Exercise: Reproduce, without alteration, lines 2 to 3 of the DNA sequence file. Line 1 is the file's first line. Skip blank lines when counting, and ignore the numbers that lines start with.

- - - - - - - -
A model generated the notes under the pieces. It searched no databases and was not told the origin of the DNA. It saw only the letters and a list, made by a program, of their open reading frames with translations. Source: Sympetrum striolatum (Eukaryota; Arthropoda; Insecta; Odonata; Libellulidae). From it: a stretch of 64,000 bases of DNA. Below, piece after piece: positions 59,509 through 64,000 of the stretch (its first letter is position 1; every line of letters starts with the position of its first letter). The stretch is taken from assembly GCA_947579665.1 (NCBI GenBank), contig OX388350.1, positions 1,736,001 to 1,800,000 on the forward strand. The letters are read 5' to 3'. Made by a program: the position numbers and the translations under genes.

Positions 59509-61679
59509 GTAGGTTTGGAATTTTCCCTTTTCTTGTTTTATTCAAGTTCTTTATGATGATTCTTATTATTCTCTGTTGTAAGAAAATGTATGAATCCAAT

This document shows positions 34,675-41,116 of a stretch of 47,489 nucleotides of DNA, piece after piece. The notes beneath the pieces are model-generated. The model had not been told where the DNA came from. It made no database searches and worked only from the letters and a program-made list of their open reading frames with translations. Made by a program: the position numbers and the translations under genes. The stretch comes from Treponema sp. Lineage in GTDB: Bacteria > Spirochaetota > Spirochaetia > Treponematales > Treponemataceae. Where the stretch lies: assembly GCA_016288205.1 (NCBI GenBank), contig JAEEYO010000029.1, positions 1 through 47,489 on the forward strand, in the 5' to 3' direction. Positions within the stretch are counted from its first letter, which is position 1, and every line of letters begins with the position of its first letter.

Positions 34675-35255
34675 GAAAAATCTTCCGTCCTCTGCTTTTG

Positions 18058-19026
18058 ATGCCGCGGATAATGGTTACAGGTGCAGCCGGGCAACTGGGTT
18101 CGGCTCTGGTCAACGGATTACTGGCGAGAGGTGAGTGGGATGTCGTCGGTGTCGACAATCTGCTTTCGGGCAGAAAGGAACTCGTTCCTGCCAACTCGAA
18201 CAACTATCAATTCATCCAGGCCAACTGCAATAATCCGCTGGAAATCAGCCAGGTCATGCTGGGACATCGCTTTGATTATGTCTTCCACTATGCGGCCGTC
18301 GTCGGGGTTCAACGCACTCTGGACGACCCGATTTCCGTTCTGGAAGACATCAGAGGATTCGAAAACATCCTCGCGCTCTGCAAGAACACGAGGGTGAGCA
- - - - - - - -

Positions 59509-61679
59509 GTAGGTTTGGAATTTTCCCTTTTCTTGTTTTATTCAAGTTCTTTATGATGATTCTTATTATTCTCTGTTGTAAGAAAATGTATGAATCCAAT